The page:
Advanced Technologies in High Resolution Plant Phenotyping

A special issue of Plants (ISSN 2223-7747). This special issue belongs to the section "Plant Development and Morphogenesis".

Deadline for manuscript submissions: closed (28 February 2023) | Viewed by 5271

Special Issue Editor


E-Mail Website
Guest Editor
Agrifood Imaging Lab, Institute for Agriculture and Forestry in the Mediterranean, National Research Council of Italy, Rome, Italy
Interests: agri-food Imaging; plant phenotyping; X-ray microCT; soil physics; soil hydrology

Special Issue Information

Dear Colleagues,

Plant phenotyping systems generally imply a large amount of data to be acquired, processed and managed to provide adequate information to breeders and biotechnologists in order to obtain crops suitable for facing the expected environmental and social challenges. The number of plants allowed on the automated platforms, the multiplicity of the platforms’ sensors, and the number of treatments all contribute to the number of parameters used for the phenomic characterization of the studied genotypes. In particular, the resolution in data acquisition, both spatial and temporal, plays a crucial role in the accuracy and quality of the provided traits. Non-invasive imaging techniques in three dimensions are increasingly used and are continuously developing to reach high spatial resolution of morphological traits at any plant organization level, from cells to canopy, by enhancing sensors, technologies, and acquisition configurations. This Special Issue of Plants will highlight the most recent applications of high-resolution phenotyping performed with the lab technologies of X-ray microCT (XRM), nuclear magnetic resonance imaging (MRI), and positron emission tomography (PET), which provide 3D high-resolution images of the internal structure, water content, and functional properties of the plant organs and tissues (roots, seeds, stems, etc.), thus allowing new insights into plant phenotyping based on novel traits not obtainable with the standard high-throughput phenotyping platforms.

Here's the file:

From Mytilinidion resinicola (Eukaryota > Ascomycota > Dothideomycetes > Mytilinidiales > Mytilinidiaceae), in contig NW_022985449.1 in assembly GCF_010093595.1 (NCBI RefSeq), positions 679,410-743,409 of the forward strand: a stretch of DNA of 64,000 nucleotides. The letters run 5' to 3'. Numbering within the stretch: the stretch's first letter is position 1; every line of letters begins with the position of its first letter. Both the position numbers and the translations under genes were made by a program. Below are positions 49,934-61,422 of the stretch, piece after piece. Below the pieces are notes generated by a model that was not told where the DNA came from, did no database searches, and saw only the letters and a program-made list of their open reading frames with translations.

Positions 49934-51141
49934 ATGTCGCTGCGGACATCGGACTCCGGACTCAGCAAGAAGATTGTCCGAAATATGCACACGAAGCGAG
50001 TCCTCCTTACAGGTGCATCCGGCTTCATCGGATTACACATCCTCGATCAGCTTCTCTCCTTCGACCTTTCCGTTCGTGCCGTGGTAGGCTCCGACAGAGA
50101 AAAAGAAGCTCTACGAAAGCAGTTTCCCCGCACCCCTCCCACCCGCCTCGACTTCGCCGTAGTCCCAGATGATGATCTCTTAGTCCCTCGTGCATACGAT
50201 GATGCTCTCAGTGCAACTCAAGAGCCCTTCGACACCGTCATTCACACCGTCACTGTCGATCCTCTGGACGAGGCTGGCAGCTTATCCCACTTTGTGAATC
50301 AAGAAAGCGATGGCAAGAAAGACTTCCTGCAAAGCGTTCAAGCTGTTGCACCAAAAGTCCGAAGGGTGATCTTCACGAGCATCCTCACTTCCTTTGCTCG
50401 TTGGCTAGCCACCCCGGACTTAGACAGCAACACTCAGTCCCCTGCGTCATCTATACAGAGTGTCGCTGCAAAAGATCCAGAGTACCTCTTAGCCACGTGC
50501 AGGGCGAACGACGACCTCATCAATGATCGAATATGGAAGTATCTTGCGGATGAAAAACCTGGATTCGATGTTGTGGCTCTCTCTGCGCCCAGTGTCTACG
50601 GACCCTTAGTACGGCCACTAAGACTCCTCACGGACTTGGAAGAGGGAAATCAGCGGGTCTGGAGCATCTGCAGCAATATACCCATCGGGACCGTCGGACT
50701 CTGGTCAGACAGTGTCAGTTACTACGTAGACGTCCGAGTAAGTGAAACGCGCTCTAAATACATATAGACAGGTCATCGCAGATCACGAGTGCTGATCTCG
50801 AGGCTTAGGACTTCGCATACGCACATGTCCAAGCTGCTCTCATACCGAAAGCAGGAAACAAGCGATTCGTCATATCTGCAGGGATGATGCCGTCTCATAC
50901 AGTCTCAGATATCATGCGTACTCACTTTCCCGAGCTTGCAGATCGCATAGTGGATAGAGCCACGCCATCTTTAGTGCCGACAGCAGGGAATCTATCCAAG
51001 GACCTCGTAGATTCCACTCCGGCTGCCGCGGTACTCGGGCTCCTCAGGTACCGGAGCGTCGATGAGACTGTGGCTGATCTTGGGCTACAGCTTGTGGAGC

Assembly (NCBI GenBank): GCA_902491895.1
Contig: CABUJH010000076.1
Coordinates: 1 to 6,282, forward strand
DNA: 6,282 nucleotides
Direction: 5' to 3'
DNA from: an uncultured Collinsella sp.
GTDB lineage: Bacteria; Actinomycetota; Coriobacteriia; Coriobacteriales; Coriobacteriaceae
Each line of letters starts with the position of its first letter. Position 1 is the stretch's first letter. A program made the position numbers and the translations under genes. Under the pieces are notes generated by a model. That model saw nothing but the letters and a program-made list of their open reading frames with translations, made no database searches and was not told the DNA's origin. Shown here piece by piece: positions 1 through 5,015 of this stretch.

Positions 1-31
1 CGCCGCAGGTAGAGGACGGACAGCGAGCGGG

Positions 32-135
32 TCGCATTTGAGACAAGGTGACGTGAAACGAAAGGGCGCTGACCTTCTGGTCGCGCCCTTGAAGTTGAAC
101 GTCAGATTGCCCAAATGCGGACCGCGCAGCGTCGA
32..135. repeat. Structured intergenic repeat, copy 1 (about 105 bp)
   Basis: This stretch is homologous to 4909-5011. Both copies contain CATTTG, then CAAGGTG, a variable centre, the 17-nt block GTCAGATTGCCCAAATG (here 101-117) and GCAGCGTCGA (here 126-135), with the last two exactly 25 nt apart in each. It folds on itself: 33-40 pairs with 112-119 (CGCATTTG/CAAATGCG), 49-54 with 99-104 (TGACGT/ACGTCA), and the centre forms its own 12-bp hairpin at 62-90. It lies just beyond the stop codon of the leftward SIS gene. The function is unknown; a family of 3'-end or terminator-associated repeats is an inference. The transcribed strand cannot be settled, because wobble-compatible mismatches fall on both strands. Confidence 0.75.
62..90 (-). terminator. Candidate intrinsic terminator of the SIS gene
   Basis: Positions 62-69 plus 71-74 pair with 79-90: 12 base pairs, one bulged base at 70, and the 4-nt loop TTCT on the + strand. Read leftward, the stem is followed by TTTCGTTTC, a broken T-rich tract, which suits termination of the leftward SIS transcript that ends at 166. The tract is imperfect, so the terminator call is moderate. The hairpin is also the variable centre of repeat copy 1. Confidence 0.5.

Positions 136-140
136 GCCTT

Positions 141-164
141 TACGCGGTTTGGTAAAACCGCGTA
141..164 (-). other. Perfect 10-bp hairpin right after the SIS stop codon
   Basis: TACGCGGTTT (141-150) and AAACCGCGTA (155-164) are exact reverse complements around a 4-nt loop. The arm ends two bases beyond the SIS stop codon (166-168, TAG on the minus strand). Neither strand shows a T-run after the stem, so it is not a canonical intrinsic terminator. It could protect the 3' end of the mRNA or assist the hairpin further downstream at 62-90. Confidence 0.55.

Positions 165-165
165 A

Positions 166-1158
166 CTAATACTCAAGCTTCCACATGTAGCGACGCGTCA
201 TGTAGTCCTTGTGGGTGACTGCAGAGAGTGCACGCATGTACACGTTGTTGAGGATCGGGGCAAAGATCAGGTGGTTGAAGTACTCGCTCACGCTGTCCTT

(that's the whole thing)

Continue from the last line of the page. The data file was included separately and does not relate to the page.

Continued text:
Dr. Giacomo Mele
Guest Editor

Manuscript Submission Information

Manuscripts should be submitted online at www.mdpi.com by registering and logging in to this website. Once you are registered, click here to go to the submission form. Manuscripts can be submitted until the deadline. All submissions that pass pre-check are peer-reviewed. Accepted papers will be published continuously in the journal (as soon as accepted) and will be listed together on the special issue website. Research articles, review articles as well as short communications are invited. For planned papers, a title and short abstract (about 100 words) can be sent to the Editorial Office for announcement on this website.

Submitted manuscripts should not have been published previously, nor be under consideration for publication elsewhere (except conference proceedings papers). All manuscripts are thoroughly refereed through a single-blind peer-review process. A guide for authors and other relevant information for submission of manuscripts is available on the Instructions for Authors page. Plants is an international peer-reviewed open access semimonthly journal published by MDPI.

Please visit the Instructions for Authors page before submitting a manuscript. The Article Processing Charge (APC) for publication in this open access journal is 2700 CHF (Swiss Francs). Submitted papers should be well formatted and use good English. Authors may use MDPI's English editing service prior to publication or during author revisions.

Keywords

  • Plant morphology
  • Novel phenotypic traits
  • Noninvasive imaging
  • Seed anatomy
  • Plant tissues

Published Papers (2 papers)

Order results
Result details
Select all
Export citation of selected articles as:

Research

14 pages, 5071 KiB  
Article
Prediction of Buckwheat Maturity in UAV-RGB Images Based on Recursive Feature Elimination Cross-Validation: A Case Study in Jinzhong, Northern China
by Jinlong Wu, Decong Zheng, Zhiming Wu, Haiyan Song and Xiaoxiang Zhang
Plants 2022, 11(23), 3257; https://doi.org/10.3390/plants11233257 - 27 Nov 2022
Cited by 5 | Viewed by 1430
Abstract
Buckwheat is an important minor grain crop with medicinal and edible functions. The accurate judgment of buckwheat maturity is beneficial to reduce harvest losses and improve yield. With the rapid development of unmanned aerial vehicle (UAV) technology, it has been widely used to [...] Read more.